EUVALCREE partnership helps bridge gaps for Eastern Oregon customers
Nonprofit organization EUVALCREE helps address needs and barriers for children and families in Eastern Oregon’s rural communities. Seeing their clients struggle to stretch each dollar to cover basic needs, the organization looks for opportunities to help them save money, including on costly energy bills.
“EUVALCREE has been able to establish a very powerful and strong relationship with communities that have historically been underserved and underrepresented,” said Norma Ramirez, the programs director for the community-based organization with deep reach in Umatilla and Malheur counties.
So when Energy Trust approached EUVALCREE about a partnership, Ramirez said it was significant that the initial outreach was made by a trusted community member.
EUVALCREE and Energy Trust soon discovered they shared a common purpose: to provide education and knowledge to empower and give hope to communities.
EUVALCREE ultimately enrolled in Energy Trust’s Community Partner Funding program, which offers residential customers higher cash incentives for energy-saving upgrades delivered through partnerships with community organizations. In addition, EUVALCREE staff members are learning to perform home energy assessments and are instrumental in finding people who qualify for Energy Trust’s incentive programs.
Although home energy assessments are more common in metropolitan areas, Ramirez said this service is “very new and innovative for this region of Oregon.”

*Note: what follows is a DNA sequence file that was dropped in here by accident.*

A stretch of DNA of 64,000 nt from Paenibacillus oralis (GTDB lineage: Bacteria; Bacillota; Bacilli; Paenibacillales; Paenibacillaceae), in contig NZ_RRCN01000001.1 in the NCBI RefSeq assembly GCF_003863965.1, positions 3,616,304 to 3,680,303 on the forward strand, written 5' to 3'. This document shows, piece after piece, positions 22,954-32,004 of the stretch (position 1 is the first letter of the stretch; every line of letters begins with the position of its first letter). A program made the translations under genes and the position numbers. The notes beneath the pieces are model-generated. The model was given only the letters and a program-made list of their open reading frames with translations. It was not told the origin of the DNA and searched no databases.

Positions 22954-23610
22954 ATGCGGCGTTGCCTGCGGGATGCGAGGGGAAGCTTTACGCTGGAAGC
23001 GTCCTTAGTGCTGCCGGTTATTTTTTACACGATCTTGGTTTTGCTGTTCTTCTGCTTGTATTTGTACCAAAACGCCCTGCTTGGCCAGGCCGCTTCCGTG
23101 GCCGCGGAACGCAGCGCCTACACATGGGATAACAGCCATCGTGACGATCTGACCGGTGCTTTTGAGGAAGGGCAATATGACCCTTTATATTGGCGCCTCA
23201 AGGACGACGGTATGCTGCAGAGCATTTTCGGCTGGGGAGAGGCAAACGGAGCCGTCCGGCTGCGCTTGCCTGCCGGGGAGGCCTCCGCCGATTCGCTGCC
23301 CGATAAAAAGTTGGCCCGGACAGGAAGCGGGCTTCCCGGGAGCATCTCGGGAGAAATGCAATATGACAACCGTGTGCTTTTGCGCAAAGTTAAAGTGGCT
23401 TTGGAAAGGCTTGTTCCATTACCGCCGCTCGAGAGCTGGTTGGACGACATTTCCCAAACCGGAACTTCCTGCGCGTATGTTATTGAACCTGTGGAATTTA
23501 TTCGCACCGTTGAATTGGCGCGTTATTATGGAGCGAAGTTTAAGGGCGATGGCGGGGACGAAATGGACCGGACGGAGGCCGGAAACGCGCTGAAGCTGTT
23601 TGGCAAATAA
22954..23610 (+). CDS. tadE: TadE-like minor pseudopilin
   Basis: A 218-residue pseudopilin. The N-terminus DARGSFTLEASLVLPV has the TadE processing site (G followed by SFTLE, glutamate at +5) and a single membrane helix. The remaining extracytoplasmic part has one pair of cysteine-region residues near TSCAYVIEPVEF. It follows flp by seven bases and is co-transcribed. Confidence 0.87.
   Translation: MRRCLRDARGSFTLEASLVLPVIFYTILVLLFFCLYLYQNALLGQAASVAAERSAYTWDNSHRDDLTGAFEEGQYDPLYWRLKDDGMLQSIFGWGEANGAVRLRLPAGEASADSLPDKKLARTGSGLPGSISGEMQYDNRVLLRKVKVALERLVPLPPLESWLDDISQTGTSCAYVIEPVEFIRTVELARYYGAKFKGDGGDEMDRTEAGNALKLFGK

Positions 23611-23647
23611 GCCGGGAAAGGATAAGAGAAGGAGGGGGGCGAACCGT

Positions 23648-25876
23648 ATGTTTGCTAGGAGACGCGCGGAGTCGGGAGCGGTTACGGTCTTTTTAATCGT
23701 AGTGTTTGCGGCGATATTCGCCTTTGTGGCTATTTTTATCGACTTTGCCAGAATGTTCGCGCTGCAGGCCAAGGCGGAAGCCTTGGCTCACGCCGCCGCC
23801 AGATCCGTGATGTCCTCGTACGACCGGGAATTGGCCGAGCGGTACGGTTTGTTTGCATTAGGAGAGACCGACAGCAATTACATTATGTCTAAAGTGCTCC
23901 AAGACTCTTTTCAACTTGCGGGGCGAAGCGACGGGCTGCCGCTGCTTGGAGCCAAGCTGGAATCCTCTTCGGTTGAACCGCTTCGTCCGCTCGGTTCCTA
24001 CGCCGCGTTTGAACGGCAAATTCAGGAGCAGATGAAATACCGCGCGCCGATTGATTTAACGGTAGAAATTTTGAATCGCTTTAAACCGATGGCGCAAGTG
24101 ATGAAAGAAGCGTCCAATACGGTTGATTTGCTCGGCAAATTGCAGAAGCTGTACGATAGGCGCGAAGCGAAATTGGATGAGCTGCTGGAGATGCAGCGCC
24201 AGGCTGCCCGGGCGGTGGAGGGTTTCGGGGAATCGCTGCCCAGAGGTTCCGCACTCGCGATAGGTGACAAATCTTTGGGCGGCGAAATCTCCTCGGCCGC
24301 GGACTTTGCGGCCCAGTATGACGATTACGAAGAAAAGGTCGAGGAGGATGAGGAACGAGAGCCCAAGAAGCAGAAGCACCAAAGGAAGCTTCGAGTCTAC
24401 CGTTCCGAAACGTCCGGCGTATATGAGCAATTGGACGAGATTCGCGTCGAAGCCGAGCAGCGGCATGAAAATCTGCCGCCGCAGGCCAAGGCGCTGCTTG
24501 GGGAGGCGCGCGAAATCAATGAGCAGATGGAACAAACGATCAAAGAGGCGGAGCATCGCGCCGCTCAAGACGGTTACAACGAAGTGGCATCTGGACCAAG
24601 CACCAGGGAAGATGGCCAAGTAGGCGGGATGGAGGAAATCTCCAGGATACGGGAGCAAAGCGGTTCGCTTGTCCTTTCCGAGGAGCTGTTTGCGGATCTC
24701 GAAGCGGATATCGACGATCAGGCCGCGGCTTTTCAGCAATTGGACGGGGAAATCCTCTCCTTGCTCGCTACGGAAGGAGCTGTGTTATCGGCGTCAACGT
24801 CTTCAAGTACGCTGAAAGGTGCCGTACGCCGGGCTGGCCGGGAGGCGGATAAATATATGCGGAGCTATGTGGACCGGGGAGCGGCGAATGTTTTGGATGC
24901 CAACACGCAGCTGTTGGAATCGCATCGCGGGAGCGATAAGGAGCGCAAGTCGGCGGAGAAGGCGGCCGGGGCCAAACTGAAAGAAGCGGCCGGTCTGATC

“Prior to us working with Energy Trust, there was little to no discussion about the importance of energy efficiency, about making home improvements to save hundreds of dollars on utilities,” she said. “This program is a wonderful start so we can initiate those conversations and bring forward more programs, more rewards, more incentives for our communities.”
Working with EUVALCREE is also helping Energy Trust explore new ideas that will better serve rural customers. One idea that came from the partnership is connecting residents with local minority-owned businesses and Spanish-speaking contractors who can install energy-efficiency upgrades.
Energy Trust has also provided Spanish-language educational materials, sponsored local community events and added one of EUVALCREE’s directors to its Diversity Advisory Council.
“They were very intentional about being inclusive, about ensuring the right voices were at the table instead of centering metropolitan areas,” said Ramirez. “There’s a huge division between metropolitan areas and rural areas, and I think the collaboration between Energy Trust and EUVALCREE is trying to bridge that division.”
Working to design and develop programs for Spanish-speaking communities alongside Energy Trust, instead of being handed a one-size-fits-all plan, has been especially meaningful for Ramirez.
“They really brought in our voice every step of the way,” she said.